Your 2006 Giants: Finley Rebound Key To World Series

Steve Finley was Giant property finally after years of free agent and trade foreplay when the Giants traded Edgardo Alfonzo for him this past off-season. A trade of expensive contracts and players no longer useful to their former teams, it was haled by Giants fans not for Finley but for ridding the team of Alfonzo, who took the mantle of most hated Giant by Giants fans from Neifi (who inherited it from Marvin Benard). But could Finley also paly a key role for the Giants in 2006?

Sign of Decline or Injury Induced?

Finley injured his shoulder diving for a ball in the 2nd game of the 2005 season. He tried to suck it up and play through it but despite a good month in May, he wasn't able to handle it anymore and went on the DL in mid-June. He still could not do anything after coming off the DL until September, when he hit .271/.300/.500/.800 with 3 HR in 48 AB. That would suggest that he finally was healed by the end of the season.

So I looked at his charts on FanGraph, suddenly my favorite analytical tool. Looking at his R/L splits, he appeared to hit LHP as well as before (though small samples he still hit .271/.317/.441/.758 with 3 HR in 118 AB, not far from his career hitting vs. LHP) but his hitting vs. RHP really suffered, particularly his power. So it appears that the injury took away from his abilities to hit RHP. But there is clearly a downward trend, going down over the past three seasons so maybe it is a real trend. However, his BABIP (batting average balls in play) was still normal vs. LHP whereas it was very poor vs. RHP, which suggests that it was just bad "luck" in that balls that normally went for hits became outs instead, as BABIP is a metric that most players fall to the mean. Either way, something affected his hitting vs. RHP, but it appears likely that it was either due to injury or "bad luck bounces" since his hitting vs. LHP appears to be at career norms.

Another factor which made 2005 such a bad season was his pattern of reaching his offensive peak during the summer, basically at the time he went on the DL. And it is quite a peak based on past years' data. So that added to his reduced performance overall.

Lastly, the move to the Angels hurt him two ways. The Angel's ballpark really did a number on his home stats, obviously sinking his overall numbers. But his away wasn't something to write home about either, though he really truly was terrible at home: home .204/.263/.331/.594 with 3 HR in 181 AB vs. away .236/.278/.409/.687 with 9 HR in 225 AB (or 1 HR in 25 AB, still pretty good power). However, that's not necessarily going to get better with the Giants because our home park affects left-handed hitters like Finley much more than right-handed hitters plus he hasn't historically hit well in SF. Secondly, he has been an NL man, since 1991, and moved to the AL, where his experience with pitchers and defenses is not as useful as it was playing in the NL. Returning should help him in that regard.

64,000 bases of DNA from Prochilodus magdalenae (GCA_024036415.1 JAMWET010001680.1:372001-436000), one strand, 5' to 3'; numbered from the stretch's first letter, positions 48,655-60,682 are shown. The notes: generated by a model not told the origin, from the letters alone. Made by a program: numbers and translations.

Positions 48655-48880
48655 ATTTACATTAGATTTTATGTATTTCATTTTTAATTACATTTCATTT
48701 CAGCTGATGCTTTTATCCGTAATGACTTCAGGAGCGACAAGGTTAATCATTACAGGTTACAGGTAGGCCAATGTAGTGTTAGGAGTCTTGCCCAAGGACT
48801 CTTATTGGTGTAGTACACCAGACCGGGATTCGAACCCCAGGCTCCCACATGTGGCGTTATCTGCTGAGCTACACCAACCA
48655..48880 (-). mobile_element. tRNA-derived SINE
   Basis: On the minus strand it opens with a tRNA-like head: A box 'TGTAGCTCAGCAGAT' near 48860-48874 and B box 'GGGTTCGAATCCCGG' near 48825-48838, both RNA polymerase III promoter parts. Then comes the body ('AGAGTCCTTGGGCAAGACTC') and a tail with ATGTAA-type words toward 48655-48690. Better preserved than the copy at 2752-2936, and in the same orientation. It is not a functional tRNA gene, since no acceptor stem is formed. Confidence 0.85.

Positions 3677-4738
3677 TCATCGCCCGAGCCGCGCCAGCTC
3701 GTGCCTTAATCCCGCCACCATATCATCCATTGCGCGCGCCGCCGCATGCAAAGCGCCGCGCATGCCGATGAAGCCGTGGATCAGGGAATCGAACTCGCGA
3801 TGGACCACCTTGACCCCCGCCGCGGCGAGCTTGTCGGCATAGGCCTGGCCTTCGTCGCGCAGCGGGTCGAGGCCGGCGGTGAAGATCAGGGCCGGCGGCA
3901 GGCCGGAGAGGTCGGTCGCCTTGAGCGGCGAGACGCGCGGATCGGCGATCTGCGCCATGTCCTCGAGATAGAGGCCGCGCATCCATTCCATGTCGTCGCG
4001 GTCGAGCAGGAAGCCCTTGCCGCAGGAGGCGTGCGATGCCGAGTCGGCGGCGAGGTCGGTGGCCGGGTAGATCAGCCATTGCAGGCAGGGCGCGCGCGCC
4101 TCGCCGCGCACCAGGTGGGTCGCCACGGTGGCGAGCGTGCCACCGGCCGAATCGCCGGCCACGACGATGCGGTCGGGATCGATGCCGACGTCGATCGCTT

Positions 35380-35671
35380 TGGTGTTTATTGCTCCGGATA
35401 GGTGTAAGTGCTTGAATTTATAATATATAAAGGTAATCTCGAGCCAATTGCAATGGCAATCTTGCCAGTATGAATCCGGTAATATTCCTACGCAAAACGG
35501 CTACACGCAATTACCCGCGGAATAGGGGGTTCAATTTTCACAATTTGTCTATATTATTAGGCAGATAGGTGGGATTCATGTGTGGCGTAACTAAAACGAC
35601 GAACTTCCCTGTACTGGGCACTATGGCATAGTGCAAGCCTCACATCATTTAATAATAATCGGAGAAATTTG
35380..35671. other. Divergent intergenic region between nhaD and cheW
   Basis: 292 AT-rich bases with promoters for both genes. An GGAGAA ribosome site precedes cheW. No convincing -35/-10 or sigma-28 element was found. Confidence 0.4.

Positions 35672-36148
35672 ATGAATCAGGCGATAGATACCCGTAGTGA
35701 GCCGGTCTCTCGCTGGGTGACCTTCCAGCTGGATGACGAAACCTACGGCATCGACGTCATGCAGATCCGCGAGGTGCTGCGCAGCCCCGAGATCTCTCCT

World Series Factor

I believe that Finley being the hitter he once showed is key to the Giants World Series hopes, presuming they get there first. One, he will be getting a lot of playing time behind the top three outfielders during the regular season. If he can keep pace with their offensive production, overall, then the outfield contribution to the offense will be on a high level; if not, because he'll be seeing so many games (or a lesser replacement), he will drag down the offense.

Two, he will be a dangerous PH off the bench for the games he is sitting for veteran presence, hitting savvy, and HR power. That's something we haven't had except when Galarraga was here. In addition, if he's starting, then one of the other OF will be that dangerous presence on the bench. Third, in the 2002 World Series, we were relying on Dunston, Feliz, and Shinjo for DH, but if he's hitting the way he can, he can play LF while Bonds become our DH, which is a win-win there, both offensively and defensively. If we had a good hitter DHing for us in 2002, we would have won it.

2006 Finley

Overall, it appears that Finley should return to form if he has recovered from his injury. His September rebound suggests that he returned to health because he could hit for power, which he couldn't do the three months before. In addition, he had a strong year hitting vs. LHP whereas his BABIP vs. RHP was abnormally low, around .220 when his BABIP vs. RHP has bounced around around .300 the previous three seasons, which suggests that he should rebound somewhat towards his established mean, though not necessarily all the way back, given his age plus rebounds don't revert to the mean as fast or as well as fall backs. The main negative is his poor history hitting at SBC, but small samples again.

Looking over his L/R splits over the past 10 seasons plus H/A splits, he has been able to do well overall whether hitting poorly at home or hitting poorly on the road. For his career, he has been amazingly similar whether at home or away. His L/R splits, assuming his hitting vs. RHP reverts back, even if he can duplicate his previous worse vs. RHP in the last 10 seasons - .277/.328/.453/.780 with 12 HR in 422 AB - that would be adequate production for a replacement during the season and great if we are good enough (and lucky enough) to make it to the World Series.


Blogger allfrank said...

Wouldn't you also be more optimistic that last year was an injury related fluke based on is '06 Spring? He says he is healed, reports of his D are great and he is hitting, WITH some power...

Mon Mar 20, 02:45:00 PM PST  

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